For all other real values, we use the fact that the tangent function has a period of pi, ie $$f(x) = f(x\pm k\pi), k=1,2,3...$$, for all values of x in its domain. Using these facts, we can conclude that $$\arctan (\tan x) = x, |x| < \frac{\pi}{2}$$ and that the function also has a period of pi, since the argument of arctan has a period of pi.

This function is somewhat inaccruately plotted on the Cartestian plain in that image rootX posted up (no offence intended). When drawing the graph, one should have drawn hollow white circles at the points $( \frac{\pi}{2}, \frac{\pi}{2}), (\frac{\pi}{2}, \frac{-\pi}{2})$ etc etc, to indicate that the graph does not include that point. Remember the function is not defined at those values.

In GibZ's post, the word "inaccurately" is spelled somewhat inaccruately.

Ahh I never pick up those spelling errors :( Ooh the Irony, it burns!

## 1. What is the mathematical concept behind the equation r=arctan(tan(x)) and r=x?

The equation r=arctan(tan(x)) and r=x explores the concept of equivalence in mathematics. It states that the polar coordinate r, which represents the distance from the origin, is equal to the tangent of the angle x when arctangent is applied, and also equal to the angle x itself.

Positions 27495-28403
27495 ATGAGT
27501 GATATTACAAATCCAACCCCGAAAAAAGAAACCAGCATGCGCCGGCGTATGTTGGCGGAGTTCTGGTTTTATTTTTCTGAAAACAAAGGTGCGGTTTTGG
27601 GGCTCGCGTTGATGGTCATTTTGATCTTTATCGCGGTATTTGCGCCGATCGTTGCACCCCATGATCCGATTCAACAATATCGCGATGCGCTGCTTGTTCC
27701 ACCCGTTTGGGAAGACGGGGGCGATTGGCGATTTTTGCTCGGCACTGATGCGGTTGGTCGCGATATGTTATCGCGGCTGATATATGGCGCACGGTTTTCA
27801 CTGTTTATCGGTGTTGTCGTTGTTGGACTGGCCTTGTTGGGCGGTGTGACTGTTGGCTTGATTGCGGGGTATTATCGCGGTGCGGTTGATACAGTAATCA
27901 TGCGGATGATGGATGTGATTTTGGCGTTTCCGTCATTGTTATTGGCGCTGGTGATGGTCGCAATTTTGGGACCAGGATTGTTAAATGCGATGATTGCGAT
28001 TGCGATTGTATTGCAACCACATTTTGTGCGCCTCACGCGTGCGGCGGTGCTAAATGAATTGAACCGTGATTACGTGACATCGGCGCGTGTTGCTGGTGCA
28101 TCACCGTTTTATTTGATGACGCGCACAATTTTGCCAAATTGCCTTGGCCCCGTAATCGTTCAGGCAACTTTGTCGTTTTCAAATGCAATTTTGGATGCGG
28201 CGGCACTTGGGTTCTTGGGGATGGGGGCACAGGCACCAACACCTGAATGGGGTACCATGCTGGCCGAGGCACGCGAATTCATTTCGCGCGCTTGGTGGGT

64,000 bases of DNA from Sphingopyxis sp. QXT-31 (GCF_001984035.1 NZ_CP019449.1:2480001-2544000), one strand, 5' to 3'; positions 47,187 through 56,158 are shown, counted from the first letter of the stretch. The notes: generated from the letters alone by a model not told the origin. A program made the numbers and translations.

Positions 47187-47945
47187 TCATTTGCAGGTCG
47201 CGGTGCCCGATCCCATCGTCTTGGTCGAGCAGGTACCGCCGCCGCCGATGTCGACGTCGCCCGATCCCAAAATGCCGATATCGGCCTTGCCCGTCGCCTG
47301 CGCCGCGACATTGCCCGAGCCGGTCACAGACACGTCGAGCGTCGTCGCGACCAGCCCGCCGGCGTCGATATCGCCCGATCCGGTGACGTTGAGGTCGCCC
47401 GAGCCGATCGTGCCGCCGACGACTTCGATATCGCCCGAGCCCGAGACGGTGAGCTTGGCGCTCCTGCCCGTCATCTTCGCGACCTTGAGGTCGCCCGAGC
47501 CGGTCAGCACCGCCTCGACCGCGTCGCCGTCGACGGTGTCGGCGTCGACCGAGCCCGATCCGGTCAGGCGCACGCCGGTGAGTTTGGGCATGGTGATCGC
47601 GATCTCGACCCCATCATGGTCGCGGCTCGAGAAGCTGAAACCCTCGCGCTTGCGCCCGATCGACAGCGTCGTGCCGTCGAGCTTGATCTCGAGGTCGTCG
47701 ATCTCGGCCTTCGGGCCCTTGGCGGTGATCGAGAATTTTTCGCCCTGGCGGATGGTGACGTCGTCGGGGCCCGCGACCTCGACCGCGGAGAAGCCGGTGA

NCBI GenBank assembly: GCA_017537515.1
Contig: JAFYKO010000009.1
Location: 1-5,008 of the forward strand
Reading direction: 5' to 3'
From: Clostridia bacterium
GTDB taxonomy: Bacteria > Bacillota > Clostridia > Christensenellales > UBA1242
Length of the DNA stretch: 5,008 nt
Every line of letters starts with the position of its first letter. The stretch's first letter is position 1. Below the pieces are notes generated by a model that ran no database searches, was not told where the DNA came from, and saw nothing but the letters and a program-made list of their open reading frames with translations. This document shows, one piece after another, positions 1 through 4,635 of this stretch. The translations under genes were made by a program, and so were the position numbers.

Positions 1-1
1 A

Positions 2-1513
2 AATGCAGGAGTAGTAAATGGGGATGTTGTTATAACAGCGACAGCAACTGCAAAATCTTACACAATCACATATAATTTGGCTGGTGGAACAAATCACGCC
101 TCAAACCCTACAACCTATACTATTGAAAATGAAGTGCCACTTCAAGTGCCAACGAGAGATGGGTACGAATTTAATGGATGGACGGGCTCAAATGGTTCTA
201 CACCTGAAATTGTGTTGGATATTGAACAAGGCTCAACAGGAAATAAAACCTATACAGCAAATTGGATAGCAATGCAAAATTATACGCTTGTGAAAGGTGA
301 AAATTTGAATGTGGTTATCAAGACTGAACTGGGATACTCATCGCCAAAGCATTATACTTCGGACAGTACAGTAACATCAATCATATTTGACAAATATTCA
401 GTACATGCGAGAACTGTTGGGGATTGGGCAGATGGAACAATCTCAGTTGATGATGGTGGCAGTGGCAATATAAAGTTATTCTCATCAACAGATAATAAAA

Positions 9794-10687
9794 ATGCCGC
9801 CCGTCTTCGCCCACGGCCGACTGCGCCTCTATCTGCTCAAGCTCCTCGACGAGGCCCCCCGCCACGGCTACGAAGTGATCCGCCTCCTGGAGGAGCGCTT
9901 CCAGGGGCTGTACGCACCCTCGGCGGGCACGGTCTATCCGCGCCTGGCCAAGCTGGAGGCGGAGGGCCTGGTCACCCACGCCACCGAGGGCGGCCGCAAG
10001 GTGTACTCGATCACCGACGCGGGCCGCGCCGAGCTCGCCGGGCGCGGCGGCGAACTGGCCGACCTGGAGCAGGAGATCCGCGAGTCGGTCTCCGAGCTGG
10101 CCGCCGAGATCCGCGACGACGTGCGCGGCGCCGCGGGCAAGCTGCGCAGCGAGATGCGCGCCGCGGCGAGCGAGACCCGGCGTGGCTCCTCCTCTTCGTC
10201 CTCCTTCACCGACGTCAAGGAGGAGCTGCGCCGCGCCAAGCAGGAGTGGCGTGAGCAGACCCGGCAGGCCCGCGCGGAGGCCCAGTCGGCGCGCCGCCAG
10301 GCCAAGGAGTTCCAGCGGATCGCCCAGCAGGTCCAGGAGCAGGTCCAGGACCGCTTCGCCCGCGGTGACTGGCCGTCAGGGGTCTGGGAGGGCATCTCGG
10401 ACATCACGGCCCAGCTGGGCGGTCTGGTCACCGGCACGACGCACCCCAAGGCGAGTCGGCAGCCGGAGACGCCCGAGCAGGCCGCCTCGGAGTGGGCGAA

## 2. How does the equation r=arctan(tan(x)) and r=x relate to trigonometric functions?

This equation relates to the trigonometric functions of tangent and arctangent, which are inverse functions of each other. The arctangent function "undoes" the tangent function, resulting in the original angle x. Therefore, when r=arctan(tan(x)), the r value is equal to the angle x in radians.

## 3. Can you provide an example of how r=arctan(tan(x)) and r=x can be used in real-world applications?

One example is in navigation, where polar coordinates are used to determine the position of an object or person. The equation r=arctan(tan(x)) and r=x can be used to convert between Cartesian coordinates (x,y) and polar coordinates (r,θ). This can be useful in situations such as locating a missing person in a search and rescue mission.

## 4. Is the equation r=arctan(tan(x)) and r=x always true?

The equation is true when x is within the range of values for which arctangent is defined, which is -π/2 to π/2 in radians. However, if x is outside of this range, the equation may not hold. For example, when x=π/2, r=π/2, but when x=3π/2, r=-π/2, which is not equal to x. Therefore, it is important to consider the range of x values when using this equation.

## 5. How can the equivalence of r=arctan(tan(x)) and r=x be proven?

The equivalence can be proven using the properties of inverse trigonometric functions and the definition of polar coordinates. By applying the inverse tangent function (arctan) to both sides of the equation, we can show that arctan(tan(x))=x. Then, by using the definition of tangent (opposite/adjacent), we can see that r=arctan(tan(x)) is equal to the angle x in radians. Therefore, r=x, proving the equivalence.